Eye For Film >> Movies >> Manakamana (2013) Film Review
Reviewed by: Amber Wilkinson
Hop aboard a cable car high in Chitwan, Nepal, and let 11 sets of its passengers - including a good range of humanity, one kitten, one chicken and a cage of goats - take you on their journeys to and from the temple of wish-fulfilling goddess Manakamana.
Some travel in silence, others contemplate their surroundings or their destination, while two segments, showing a trip in both directions for one couple, even nod to the circle of life. All the passengers prove engrossing companions, especially when you consider that, despite the outward appearances, they are not simply travelling alone. Directors Stephanie Spray and Pacho Velez come along for each of the 10-minute rides, the low clicking of their 16mm camera audible along with the more familiar ambient sounds of a cable car and the countryside, reminding us that the artist is present.
Those who take part are listed as 'cast' and were picked to take this ride by the directors, with Velez saying that the choice of people boiled down to "do I want to look at this person for an extended period of time?". Most simply ignore the camera and the first 25 minutes pass by in silence - although the tension created in some of the trips is as much a part of the journey we are taking as anything else. We get to ask ourselves whether a trio of young men would pose so stagily for their own camera if a second point of view wasn't with them and would the women who laugh about fast-melting ice-cream be quite so self-conscious if they weren't being so obviously 'watched'.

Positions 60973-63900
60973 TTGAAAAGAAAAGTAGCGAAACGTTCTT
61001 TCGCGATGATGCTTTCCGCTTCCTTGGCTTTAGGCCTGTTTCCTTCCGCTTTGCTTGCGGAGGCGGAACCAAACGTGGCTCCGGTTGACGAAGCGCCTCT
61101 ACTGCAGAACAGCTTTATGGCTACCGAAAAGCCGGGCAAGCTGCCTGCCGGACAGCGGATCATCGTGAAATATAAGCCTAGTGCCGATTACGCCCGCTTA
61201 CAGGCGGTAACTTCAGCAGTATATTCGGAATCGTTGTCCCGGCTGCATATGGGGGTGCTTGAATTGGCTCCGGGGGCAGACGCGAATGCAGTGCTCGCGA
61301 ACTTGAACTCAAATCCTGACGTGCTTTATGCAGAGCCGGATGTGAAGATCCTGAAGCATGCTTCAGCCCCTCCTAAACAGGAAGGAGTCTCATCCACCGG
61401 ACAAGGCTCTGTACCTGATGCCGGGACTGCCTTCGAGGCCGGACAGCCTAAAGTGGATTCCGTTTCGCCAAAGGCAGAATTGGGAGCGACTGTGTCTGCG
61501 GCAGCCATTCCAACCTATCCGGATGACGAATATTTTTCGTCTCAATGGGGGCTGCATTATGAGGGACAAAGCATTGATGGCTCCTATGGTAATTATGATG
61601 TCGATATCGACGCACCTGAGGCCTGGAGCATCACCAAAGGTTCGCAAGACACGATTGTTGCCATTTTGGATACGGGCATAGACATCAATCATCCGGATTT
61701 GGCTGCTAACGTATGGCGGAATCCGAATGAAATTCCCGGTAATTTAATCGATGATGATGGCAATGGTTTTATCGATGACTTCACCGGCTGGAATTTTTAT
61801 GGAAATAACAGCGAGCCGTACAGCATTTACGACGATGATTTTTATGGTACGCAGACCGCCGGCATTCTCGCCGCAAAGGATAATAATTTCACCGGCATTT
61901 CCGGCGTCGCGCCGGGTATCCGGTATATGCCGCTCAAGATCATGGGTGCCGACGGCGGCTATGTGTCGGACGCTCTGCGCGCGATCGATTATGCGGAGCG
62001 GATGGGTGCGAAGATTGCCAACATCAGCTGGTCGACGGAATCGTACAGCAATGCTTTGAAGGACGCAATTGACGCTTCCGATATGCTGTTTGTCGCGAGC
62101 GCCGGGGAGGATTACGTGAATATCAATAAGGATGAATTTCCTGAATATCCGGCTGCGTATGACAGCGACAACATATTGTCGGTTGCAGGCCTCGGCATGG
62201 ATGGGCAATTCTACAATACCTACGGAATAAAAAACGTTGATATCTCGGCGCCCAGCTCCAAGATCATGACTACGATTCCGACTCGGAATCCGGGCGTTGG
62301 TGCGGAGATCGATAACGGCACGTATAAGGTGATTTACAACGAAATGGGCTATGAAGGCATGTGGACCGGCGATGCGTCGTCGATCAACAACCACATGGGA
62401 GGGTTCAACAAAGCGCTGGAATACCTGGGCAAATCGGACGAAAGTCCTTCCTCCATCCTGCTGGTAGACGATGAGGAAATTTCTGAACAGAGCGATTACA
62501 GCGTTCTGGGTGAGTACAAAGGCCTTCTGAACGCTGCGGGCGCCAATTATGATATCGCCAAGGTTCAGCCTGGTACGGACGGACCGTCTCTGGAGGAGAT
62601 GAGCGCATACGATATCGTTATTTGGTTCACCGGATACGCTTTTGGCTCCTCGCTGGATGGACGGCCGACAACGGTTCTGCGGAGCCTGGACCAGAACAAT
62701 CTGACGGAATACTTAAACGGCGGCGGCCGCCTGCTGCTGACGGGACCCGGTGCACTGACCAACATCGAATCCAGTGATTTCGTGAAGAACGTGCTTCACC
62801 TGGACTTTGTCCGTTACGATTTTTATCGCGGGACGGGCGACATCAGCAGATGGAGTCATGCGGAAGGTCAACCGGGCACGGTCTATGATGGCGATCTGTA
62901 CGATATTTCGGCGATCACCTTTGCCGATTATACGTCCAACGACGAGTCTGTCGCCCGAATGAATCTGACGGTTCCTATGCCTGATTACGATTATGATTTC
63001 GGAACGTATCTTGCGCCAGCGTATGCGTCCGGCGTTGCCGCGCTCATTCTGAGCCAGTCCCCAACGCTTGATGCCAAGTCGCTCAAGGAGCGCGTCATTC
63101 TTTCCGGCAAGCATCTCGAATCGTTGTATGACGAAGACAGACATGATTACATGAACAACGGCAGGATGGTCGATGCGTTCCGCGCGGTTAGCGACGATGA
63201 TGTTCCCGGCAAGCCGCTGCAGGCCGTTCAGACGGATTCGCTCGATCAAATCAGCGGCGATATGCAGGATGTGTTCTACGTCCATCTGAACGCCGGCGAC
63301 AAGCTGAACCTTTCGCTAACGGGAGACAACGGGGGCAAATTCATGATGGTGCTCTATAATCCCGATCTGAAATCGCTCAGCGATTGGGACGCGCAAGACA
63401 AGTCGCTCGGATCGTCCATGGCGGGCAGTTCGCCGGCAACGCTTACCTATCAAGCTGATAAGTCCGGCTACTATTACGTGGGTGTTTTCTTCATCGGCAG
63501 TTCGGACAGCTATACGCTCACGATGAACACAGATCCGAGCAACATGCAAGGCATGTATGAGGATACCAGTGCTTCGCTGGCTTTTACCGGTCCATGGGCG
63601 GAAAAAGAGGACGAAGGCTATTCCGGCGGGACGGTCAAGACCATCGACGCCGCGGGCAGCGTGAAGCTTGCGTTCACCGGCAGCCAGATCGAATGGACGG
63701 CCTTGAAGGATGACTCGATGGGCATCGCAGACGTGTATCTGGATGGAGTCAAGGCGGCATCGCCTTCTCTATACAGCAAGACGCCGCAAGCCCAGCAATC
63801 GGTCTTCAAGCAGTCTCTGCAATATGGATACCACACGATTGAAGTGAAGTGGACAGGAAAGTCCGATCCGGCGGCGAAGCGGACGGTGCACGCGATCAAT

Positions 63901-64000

In many ways the camera (even a 16mm one) is part and parcel of all that is new about the cable car. Several riders talk about walking to the temple when they were younger, while others express disbelief about it. This film is one of the recent projects from the Sensory Ethnographic Laboratory at Harvard University - whose other output pushing the documentary form has included the seascapes of Leviathan and shepherding of Sweetgrass.
The film, like the cable car, is suspended and moving constantly between two points - not the embarkment station, which gives way to the lives of the present or the exit gateway to the temple of the past - but a continuum of fact and construction where the distance between one and the other is hard to gauge. Each viewer is left to decide which part of the journey they are on for themselves. If you escape the cinema without immediately wanting to go and Google photos of the area the cable car passes over, so you can see the tightly packed cornfields, villages and sal forests many of the daytrippers mention, I'll be most surprised.Reviewed on: 17 Jun 2014